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AOSP

80 articles
InBrief
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Developer Changelog Posted For Android 5.1.0_r3 To 5.1.0_r5

InBrief
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Changelog Posted For Android 5.1.0_r1 (LMY47D) To 5.1.0_r3 (LMY47I), Mostly Small Fixes For SIM Cards

InBrief
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[Update: Improved Changelog Available] Developer Changelog Posted For Every Code Commit From Android 5.0.2_r1 (LRX22G) To Android 5.1.0_r1 (LMY47D)

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Google Is Uploading Android 5.1 Lollipop Source Code To AOSP Right Now [Update: Upload Complete]

As if it wasn't already news, Apple announ... Android 5.1 is officially launching today. While the latest version already made its debut on a few Android One phones, the rest of us have been (impatiently) waiting for our chance to check it out on some Nexus hardware. We're still looking for OTA packages and factory images, but it looks like Google is already busy uploading the source code to the Android Open Source Project (AOSP).

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[Update: It's Back] Official Android Bug Tracker Overrun With Hundreds Of Spam Posts

Update, January 4th: Um, Google? Those mildly creepy spam posts are back, once again making the Android bug tracker nearly unusable with hundreds of flooded messages. Perhaps you'd like to consider putting a permanent block on the single phone number that's appearing on every post... unless you really do need a "Love Marriage Specialist in Jaipur."

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Update, December 30th: It looks like Google has cleared all of the spam bug reports from the system.

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Developer Changelog Posted For Android 5.0.1_r1 (LRX22C) To 5.0.2_r1 (LRX22G)

Now that most of the critical issues have been worked out of Android 5.0 Lollipop, most of the releases are going to center around cleaning up less pressing oversights and taking care of bugs. However, it seems that we're still not quite through with the device-specific fixes as an update is now rolling out to the 2012 Nexus 7 (Wi-Fi), codenamed Grouper. No official changelog has been posted, but Al Sutton has compiled a list from the AOSP commits, giving us a pretty good insight into what's new.

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Sony Now Supports AOSP Android Builds On All 2014 Qualcomm-Based Phones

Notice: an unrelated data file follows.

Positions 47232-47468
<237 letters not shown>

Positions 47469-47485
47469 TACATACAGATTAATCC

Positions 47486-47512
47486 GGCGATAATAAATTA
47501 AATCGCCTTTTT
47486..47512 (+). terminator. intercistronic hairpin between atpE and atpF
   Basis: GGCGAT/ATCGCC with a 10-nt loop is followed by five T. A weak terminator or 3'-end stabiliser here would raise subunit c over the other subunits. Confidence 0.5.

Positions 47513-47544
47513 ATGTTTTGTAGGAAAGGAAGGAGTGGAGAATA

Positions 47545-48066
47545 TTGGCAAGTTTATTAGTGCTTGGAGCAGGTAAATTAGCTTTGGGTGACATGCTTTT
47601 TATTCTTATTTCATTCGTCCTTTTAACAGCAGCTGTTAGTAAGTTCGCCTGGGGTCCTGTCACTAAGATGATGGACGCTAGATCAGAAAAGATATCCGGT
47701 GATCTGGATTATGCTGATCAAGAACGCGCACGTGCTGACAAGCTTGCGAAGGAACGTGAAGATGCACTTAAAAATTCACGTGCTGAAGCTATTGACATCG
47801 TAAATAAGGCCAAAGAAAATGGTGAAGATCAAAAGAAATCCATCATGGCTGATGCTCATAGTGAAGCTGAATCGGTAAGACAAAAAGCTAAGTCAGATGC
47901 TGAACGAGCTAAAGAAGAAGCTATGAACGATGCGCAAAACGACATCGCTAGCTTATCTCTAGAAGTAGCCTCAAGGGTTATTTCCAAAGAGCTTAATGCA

Sony hasn't always been the best at updating its phones, but the company does have a commitment to AOSP unlike most others. It contributes a lot of code to Android, and developers are encouraged to tinker with unlocked devices. In fact, Sony has just announced support for AOSP on the Xperia E3 and Xperia T3, meaning all Qualcomm-based phones from 2014 can run pure Android with very little hassle.

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Developer Changelog Posted For Android 5.0.0_r7 (LRX21V) To 5.0.1_r1 (LRX22C)

Android 5.0.1 began rolling out to devices and AOSP just a few days ago, and now we've got a changelog from Al Sutton to give us some insight into what has changed. This is the first version bump since the Android 5.0 landed, putting an end to the initial stage of build releases, which are often used to fix hardware specific issues and catastrophic bugs. There are still some fixes for individual devices, but some of the bigger bugs have been squashed, as well.

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Android 5.0.1 (LRX22C) Hitting AOSP Now [Update: Factory Images Too]

There have been whispers about an impending update to Android 5.0.1 for a little while now, and it looks like Google has begun pushing the new release to AOSP now.

Screen Shot 2014-12-02 at 9.01.16 PM

The build being pushed right now is LRX22C. We've heard that Android 5.0.1 will also be coming to Android Wear, a possibility corroborated by Derek Ross, who points out dramatically improved battery life for Google's wearables. The update is also supposed to fix a variety of issues with the initial 5.0 builds, but in the absence of factory images or OTAs (for now), all we can do is wait for the push to complete and look around for any goodies.

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Sony Shows Off AOSP Lollipop Builds For The Xperia Z1, Z2, And Z3

Sony's back to its AOSP tricks, working to release some functional (if not exactly ideal) versions of the latest release of Android based on open-source code. This time they've quickly put together Android Open Source Project builds for the flagships of the last two years: the Xperia Z1, Z2, and Z3. You can see the bone-stock builds running in the video below.

As always with Sony's developer promotions, these builds aren't intended for end users - they aren't provided with any kind of promise for reliability or functionality.

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